Joseph E. Steinmetz, the University of Arkansas chancellor, announced on Thursday that he was stepping down effective Friday, citing the “many challenges found trying to manage a university in today’s polarized society.”
Given that climate, he needed to “do what’s best for my family, and I feel ready to make way for others,” he said in a Thursday evening message to campus.
His announcement came just hours after a special meeting of the University of Arkansas System Board of Trustees. The ten trustees met for just over an hour, mostly in executive session, to discuss a personnel matter. They took no action, and “no individual was mentioned by name,” the Arkansas Democrat-Gazette reported. In the announcement, Steinmetz thanked system President Donald R. Bobbitt and the board, along with his leadership team and the entire university community. Bobbitt told the Democrat-Gazette via a text message that he’d be considering “several options” for interim chancellor and take the next week to decide.
Steinmetz’s resignation caught many off guard. It went from “whispers to rumors to resignation immediately, all in about 24 hours,” said Stephen Caldwell, chair of the Faculty Senate. A local television station, KNWA/KFTA, reported on Thursday that an online account had been sharing “provocative photos” that appeared to show Steinmetz. A university spokesman told the outlet that said photos are an “obvious attack” and “a hoax,” adding that the university contacted Twitter about the account, which has now disappeared, KNWA/KFTA reported.
In an interview with The Chronicle, Steinmetz said he’d rather not talk about the photos, adding that “anybody can post anything on social media, and the world believes it.”
His announcement regarding his decision to step down, he said, “may seem rash, but it isn’t rash for me at all.” He described the difficulties of this past year in navigating a large, public research university through the Covid-19 pandemic and also in coping with recent campus controversies that attracted strong opinions. His role, he said, has become less of a conversational facilitator than of a “crisis manager.” It’s a role he’s no longer interested in.
“What I always thought was the greatest feature of higher education was the ability to come to consensus, and for people to sit out and have this kind of a civil conversation about any issue,” Steinmetz said. “It didn’t matter what it was. And so what I have observed in the five and a half years I’ve served as the chancellor is we’ve moved further and further and further away” from that ideal. The environment, right now, is “very very different” than when he started the job, in January of 2016.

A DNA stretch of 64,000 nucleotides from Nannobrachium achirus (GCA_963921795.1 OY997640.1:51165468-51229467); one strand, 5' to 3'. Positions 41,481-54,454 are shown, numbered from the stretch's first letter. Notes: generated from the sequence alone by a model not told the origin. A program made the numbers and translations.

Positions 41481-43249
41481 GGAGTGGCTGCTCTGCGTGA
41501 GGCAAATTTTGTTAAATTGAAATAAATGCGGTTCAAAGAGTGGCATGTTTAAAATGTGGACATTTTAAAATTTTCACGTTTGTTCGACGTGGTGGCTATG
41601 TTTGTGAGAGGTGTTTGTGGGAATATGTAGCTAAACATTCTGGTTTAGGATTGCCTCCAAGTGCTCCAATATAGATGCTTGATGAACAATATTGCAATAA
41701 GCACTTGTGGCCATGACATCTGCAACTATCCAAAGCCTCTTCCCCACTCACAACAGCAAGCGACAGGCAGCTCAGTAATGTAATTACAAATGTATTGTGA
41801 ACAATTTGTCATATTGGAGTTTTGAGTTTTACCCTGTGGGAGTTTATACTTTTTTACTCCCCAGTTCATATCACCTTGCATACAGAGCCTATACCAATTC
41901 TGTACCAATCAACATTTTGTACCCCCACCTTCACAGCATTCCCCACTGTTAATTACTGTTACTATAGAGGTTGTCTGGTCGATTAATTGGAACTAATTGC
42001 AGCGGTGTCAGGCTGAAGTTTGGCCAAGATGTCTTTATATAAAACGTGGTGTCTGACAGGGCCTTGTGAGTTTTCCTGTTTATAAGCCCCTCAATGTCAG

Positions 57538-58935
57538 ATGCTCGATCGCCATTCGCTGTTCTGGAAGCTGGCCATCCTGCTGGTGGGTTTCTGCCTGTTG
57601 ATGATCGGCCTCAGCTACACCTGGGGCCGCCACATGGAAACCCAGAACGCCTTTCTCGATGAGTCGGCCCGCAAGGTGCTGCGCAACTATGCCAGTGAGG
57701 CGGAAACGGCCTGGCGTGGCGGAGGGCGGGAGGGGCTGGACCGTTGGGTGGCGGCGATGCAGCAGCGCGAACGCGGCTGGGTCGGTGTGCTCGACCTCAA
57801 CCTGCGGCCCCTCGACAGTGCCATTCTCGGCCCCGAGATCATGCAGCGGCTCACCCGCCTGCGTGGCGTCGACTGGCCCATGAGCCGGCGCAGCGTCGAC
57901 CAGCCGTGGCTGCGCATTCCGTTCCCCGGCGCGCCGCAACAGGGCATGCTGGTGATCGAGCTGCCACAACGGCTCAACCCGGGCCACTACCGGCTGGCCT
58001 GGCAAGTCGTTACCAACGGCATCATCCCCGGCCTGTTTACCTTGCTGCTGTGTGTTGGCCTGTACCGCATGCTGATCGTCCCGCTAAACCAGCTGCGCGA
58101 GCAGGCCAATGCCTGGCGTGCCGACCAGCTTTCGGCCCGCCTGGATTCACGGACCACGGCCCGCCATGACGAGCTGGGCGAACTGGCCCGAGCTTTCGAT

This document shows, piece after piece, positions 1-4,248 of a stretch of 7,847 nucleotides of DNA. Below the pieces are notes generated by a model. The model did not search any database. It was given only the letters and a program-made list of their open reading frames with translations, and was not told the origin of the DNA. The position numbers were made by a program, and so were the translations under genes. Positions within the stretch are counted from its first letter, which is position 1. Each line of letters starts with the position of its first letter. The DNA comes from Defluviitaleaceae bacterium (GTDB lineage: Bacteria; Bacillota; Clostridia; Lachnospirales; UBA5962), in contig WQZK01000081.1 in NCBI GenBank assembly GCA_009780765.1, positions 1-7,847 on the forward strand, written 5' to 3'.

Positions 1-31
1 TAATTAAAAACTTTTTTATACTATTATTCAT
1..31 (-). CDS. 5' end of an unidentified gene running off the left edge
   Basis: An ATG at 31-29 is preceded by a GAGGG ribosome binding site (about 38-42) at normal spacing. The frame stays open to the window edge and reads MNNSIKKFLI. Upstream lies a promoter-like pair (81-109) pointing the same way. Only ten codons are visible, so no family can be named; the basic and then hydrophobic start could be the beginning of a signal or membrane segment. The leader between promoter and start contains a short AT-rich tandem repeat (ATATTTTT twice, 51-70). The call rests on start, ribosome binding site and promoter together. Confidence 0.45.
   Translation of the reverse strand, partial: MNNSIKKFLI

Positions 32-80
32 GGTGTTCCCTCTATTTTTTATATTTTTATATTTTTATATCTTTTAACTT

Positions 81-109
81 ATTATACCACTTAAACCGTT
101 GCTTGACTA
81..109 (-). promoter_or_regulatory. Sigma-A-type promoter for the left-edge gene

Arkansas’ campus had been embroiled in conflict after student leaders criticized the administration for repeatedly failing to support victims of campus sexual assault, The Chronicle previously reported. Steinmetz has also been criticized over his recommendation that a campus statue of U.S. Sen. J. William Fulbright be moved to a different location. A university committee that included faculty, staff, students, and alumni had spent months studying the issue and had recommended that it be removed from campus. Fulbright, a segregationist, “voted against the interests of Black students, and supported values antithetical to the university,” the group said. (The committee also recommended taking his name from the College of Arts and Sciences.) Steinmetz’s recommendation to move the statue, which he called a “compromise,” angered some lawmakers, who dubbed it “cancel culture,” the Democrat-Gazette reported.
In this case, there seemed to be “two extremes” on either side of the issue, Steinmetz told The Chronicle. Polarization, in general, has worn him down. This past session, the legislature has passed bills that are frequently “at odds” with the views of the university community, he said. Meanwhile, “I have received more petitions and more letters with the word ‘demand’ in them in the last, probably, year than I had in my entire academic career before that.”
He often tells students that when they’re considering what to do with their lives, make sure they choose careers or futures that they have a lot of passion for, and not to settle for anything less. “And I just really don’t have that passion anymore.”